An amateur works until he makes the shot, and a pro works until he doesn't miss it.
Develop sweat in practice to avoid bleeding in competition.
Misses are what gives you the feedback on what you need to improve. Don't hate them, rather observe them.
The will to win is not nearly as important as the will to train.
Think of pool shots as much as you can during the day when you are away from the table (ie. before u go to bed, drawing diagrams on your napkin at dinner and talking with a friend about a shot, for example). This actually adds to your practice time and reveals your passion that will help take you to the next level.
I, as your coach, am not to be credited with your success or failure. I will give you the tools, but your level of play is up to you. Practice with intensity. Be relentless about applying perfect technique to every shot.
Sports Psychology: Whether you are practicing or playing, you should be evaluating the quality of your strategy, shot selection and your stroke delivery - not assigning blame, feeling bad about results, letting your ego be affected, excessively celebrating, or judging yourself based on pocketing. While you cannot ignore it, you should not focus on whether or not the OB is pocketed. When you ascribe too much importance to pocketing and you assign labels of "good" and "bad" based on the pocketing result, you put great pressure on yourself, taking focus away from the task of improving and perfecting your stroke. If you labor under the misapprehension that your stroke must have been good because the OB was pocketed, then not only are you gravely mistaken, but you also lose the opportunity to learn from that shot. The pros pocket almost all of their shots, but the best ones still exhibit the constant desire to improve - as should you.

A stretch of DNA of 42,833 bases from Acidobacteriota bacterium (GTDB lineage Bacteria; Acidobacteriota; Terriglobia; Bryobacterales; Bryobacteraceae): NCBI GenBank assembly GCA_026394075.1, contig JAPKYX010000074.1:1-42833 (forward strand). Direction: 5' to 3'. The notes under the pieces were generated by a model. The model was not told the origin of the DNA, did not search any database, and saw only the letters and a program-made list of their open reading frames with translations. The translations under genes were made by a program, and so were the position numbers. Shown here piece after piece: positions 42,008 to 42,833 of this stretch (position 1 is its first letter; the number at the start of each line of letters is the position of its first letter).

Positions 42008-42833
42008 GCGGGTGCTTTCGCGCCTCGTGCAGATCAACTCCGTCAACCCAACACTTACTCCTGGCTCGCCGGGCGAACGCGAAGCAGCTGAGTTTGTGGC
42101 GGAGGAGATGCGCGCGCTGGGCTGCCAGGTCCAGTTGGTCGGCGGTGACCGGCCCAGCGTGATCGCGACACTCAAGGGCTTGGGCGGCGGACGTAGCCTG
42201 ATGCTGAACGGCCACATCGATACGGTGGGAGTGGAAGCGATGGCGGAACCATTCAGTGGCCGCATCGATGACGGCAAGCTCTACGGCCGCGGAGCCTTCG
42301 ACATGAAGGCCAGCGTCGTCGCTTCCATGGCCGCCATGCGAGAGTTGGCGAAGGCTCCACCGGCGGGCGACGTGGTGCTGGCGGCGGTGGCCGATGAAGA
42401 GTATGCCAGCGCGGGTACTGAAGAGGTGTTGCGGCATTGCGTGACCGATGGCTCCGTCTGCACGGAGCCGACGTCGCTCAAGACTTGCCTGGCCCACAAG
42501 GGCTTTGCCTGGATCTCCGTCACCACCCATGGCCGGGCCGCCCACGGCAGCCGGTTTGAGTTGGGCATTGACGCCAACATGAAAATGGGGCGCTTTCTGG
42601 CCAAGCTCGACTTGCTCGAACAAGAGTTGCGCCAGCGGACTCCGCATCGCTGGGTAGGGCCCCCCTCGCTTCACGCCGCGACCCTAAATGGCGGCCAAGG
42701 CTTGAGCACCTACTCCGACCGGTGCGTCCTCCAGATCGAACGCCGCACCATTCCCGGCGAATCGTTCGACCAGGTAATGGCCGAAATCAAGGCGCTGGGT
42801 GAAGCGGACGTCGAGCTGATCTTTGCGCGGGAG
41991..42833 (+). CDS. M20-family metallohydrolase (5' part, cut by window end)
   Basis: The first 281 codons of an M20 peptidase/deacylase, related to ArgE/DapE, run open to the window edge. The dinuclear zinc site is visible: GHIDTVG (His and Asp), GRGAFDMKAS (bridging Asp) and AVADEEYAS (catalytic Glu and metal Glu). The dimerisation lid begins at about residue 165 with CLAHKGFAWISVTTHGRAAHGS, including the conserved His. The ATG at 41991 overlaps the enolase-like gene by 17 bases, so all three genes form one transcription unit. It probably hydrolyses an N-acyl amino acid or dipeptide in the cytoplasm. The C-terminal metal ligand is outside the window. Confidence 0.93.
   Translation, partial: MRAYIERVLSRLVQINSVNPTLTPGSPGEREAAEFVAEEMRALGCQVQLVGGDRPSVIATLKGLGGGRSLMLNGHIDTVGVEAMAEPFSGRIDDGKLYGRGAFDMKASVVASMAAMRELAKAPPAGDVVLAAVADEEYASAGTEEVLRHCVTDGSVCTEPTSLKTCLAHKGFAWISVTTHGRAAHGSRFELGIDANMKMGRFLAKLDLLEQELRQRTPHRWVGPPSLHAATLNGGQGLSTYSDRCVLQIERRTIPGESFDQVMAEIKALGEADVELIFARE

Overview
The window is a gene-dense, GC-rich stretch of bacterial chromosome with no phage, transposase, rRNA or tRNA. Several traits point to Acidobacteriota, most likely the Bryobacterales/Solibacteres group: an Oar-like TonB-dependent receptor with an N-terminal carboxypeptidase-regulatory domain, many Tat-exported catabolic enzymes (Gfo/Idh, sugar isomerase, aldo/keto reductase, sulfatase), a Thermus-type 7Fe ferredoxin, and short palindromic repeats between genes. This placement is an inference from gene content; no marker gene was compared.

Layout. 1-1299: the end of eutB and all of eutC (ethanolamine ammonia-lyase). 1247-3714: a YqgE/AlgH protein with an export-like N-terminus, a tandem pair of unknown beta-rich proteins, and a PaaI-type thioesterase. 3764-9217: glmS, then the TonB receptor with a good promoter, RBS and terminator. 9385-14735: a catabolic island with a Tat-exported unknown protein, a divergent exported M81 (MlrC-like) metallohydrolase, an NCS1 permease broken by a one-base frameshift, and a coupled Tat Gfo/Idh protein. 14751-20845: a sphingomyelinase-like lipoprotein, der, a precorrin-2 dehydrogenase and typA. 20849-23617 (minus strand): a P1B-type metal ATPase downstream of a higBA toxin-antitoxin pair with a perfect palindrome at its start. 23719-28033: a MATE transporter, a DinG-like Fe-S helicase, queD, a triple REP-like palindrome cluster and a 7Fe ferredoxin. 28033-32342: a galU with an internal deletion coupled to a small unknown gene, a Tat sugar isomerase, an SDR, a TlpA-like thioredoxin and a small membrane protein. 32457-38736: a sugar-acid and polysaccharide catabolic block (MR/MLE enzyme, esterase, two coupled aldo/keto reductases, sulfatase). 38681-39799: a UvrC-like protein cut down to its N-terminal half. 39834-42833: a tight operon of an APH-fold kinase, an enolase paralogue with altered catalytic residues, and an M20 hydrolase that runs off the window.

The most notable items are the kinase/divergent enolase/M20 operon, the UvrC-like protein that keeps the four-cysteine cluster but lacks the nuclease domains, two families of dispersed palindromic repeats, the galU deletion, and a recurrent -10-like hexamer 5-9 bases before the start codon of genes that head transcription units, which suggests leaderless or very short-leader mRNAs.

Don't criticize yourself for missing shots - LEARN FROM THEM.
(Some of the above excerpts are from Mark Wilson's book, Play Great Pool.)
Diamond Drill - Put lots of energy and concentration into the details of stroke delivery while doing this Diamond Drill.
I. Exercise #1 (in the jaws): Set up OB's along the rail next to every diamond. Shoot this shot in the diagram and get the CB to contact each of the OB's. Be very detailed and
II. Exercise #2 (near the rail) - Place the OB 1/2 a chalk's width off of the rail.
Power Break Drill - 15 min - Place the cue ball either on the middle of the headstring using a closed bridge. Or, place the CB behind off the rail about 6" and behind the head spot using the peace sign bridge. Your goal is to hit the CB without any left or right english. Since we are using a lot of power any little bit you are off will be exaggerated. Long follow through with lots of speed gives you more power. Your goal is to get to 5 rails on a 9' table.
Diamond Drill (in the jaws) - 35 min
Take a Break - 15 min
Diamond Drill (near the rail) - 35 min
Touch the Spot - 20 min - Play a match with someone and touch the exact spot that you are envision the CB going to.
Remember to always end practice with a good shot not a missed or poorly executed one.
Mantra of the week ~ Get in the ring and get bloody ~